The Other Americans Laila Lalami (2019)
Exactly who are “the other Americans” in Laila Lalami’s novel of that title? She introduces multiple narrators, each of whom could be categorized as “other.”
Driss, a Moroccan immigrant who runs a diner, is a ghostly presence in many ways. On the first page he dies in a late-night hit-and-run accident, yet we get his back story piecemeal in chapters throughout the book.
Efraín, a Mexican doing landscaping in this California desert town, witnesses the accident but is afraid to come forward because of his undocumented status. We follow his crisis of conscience over many weeks.
Anderson, a prime suspect in the accident case, is an elderly white guy who runs the bowling alley next door to Driss’s diner. He sees himself as ostracized in a corporatized and increasingly diverse society.
Nora, Driss’s adult daughter, is convinced that her father was not killed accidentally but murdered, and she pushes the police to dig deeper into the evidence. As a musician, she finds some acceptance in the jazz community, despite her brown skin.
Coleman, an African American police detective, is assigned to the accident case. She’s smart and savvy, but she struggles at home in raising her teen stepson.
Jeremy, another police officer, is a veteran of the Iraq War who clearly suffers from PTSD. Early in the novel he becomes Nora’s boyfriend, and their relationship anchors a significant sub-plot.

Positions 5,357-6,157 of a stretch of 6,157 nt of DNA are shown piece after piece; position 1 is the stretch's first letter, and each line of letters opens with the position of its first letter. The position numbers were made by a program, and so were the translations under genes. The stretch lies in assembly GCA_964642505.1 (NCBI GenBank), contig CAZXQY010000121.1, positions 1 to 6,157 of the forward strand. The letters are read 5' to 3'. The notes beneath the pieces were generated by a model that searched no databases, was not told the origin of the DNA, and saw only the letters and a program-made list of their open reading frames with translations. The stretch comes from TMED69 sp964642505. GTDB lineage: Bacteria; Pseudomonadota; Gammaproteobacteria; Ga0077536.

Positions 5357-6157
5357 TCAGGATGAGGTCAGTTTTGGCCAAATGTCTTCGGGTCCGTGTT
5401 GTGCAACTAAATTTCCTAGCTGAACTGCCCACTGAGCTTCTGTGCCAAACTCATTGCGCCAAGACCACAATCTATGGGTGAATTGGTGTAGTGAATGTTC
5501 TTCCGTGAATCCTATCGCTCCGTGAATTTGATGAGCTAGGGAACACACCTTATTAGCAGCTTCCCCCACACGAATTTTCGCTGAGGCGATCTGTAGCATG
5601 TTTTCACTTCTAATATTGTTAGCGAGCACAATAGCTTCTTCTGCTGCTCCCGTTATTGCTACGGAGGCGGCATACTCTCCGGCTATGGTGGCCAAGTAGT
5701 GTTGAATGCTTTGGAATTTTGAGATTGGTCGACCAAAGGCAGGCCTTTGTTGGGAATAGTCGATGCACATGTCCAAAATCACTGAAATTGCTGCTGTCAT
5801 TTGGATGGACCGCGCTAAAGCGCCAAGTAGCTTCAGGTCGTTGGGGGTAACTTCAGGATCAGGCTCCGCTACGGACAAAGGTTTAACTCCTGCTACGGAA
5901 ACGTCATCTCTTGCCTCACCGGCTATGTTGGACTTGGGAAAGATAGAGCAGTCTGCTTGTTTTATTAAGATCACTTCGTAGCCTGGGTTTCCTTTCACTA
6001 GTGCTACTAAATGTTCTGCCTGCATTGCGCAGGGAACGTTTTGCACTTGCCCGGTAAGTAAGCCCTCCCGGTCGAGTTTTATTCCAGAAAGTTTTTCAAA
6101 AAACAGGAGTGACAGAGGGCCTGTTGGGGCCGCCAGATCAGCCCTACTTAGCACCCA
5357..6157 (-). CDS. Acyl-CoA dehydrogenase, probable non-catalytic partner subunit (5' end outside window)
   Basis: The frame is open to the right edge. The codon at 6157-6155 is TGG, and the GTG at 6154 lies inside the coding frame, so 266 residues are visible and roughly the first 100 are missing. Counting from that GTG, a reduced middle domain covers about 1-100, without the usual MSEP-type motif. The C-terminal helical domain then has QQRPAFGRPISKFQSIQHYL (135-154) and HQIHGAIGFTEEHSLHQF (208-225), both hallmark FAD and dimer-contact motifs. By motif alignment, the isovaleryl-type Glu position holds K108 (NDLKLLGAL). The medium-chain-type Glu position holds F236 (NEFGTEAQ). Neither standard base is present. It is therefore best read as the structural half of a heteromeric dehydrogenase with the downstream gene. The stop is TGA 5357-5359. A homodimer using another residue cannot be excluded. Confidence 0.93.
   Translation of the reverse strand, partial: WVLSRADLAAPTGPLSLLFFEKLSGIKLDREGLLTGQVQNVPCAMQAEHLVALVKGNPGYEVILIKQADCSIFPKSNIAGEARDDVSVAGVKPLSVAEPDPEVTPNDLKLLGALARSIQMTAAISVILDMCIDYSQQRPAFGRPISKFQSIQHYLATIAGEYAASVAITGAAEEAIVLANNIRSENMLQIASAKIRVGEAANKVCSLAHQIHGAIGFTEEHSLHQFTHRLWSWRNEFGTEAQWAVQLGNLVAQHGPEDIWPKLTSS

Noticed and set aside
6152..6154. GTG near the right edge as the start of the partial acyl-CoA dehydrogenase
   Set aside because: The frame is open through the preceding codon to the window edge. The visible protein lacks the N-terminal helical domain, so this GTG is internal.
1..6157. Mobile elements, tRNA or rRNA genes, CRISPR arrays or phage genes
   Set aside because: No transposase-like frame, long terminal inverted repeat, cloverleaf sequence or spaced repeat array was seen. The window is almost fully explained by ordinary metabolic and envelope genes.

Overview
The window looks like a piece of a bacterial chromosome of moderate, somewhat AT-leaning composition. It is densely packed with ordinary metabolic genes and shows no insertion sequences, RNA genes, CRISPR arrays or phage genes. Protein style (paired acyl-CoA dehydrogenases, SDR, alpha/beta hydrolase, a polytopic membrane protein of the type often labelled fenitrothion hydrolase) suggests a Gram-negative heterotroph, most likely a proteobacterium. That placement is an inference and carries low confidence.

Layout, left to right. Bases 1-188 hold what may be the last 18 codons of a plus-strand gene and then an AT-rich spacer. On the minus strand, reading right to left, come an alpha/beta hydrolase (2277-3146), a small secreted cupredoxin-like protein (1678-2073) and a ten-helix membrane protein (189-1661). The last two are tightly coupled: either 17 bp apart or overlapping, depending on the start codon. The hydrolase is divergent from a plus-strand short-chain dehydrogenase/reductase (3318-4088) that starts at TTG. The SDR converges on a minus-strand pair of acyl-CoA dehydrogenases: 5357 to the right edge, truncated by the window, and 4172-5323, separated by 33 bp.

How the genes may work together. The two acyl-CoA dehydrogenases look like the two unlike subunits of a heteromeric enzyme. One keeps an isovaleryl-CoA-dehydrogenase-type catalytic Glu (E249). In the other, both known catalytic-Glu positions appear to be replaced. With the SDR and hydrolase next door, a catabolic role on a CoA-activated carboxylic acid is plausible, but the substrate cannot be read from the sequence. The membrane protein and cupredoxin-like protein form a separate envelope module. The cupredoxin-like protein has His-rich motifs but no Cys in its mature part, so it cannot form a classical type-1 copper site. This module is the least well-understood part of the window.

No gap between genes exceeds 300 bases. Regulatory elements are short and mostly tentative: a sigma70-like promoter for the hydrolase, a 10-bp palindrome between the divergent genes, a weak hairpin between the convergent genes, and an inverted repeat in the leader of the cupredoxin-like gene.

The list of characters goes on, and Lalami integrates the disparate narrative perspectives smoothly as she disentangles the mystery of Driss’s death. All her characters (even Anderson in his way) are outsiders, with personal histories that define them in opposition to the people around them. A sense of otherness can arise from many sources, including race, ethnicity, religion, gender, immigration status, woundedness, or occupation.
Although the ensemble cast of The Other Americans is very large, the characters are fully fleshed out, with distinct voices. I really wanted Lalami to broaden each of their stories, although I know that this would have cluttered the novel and distracted from the main plot. She does provide a brief and tantalizing wrapup of the hit-and-run accident, several years out, from Nora’s point of view.
I got to know these Americans; I sympathized with many of them and wished them well. Good novels do that to a reader.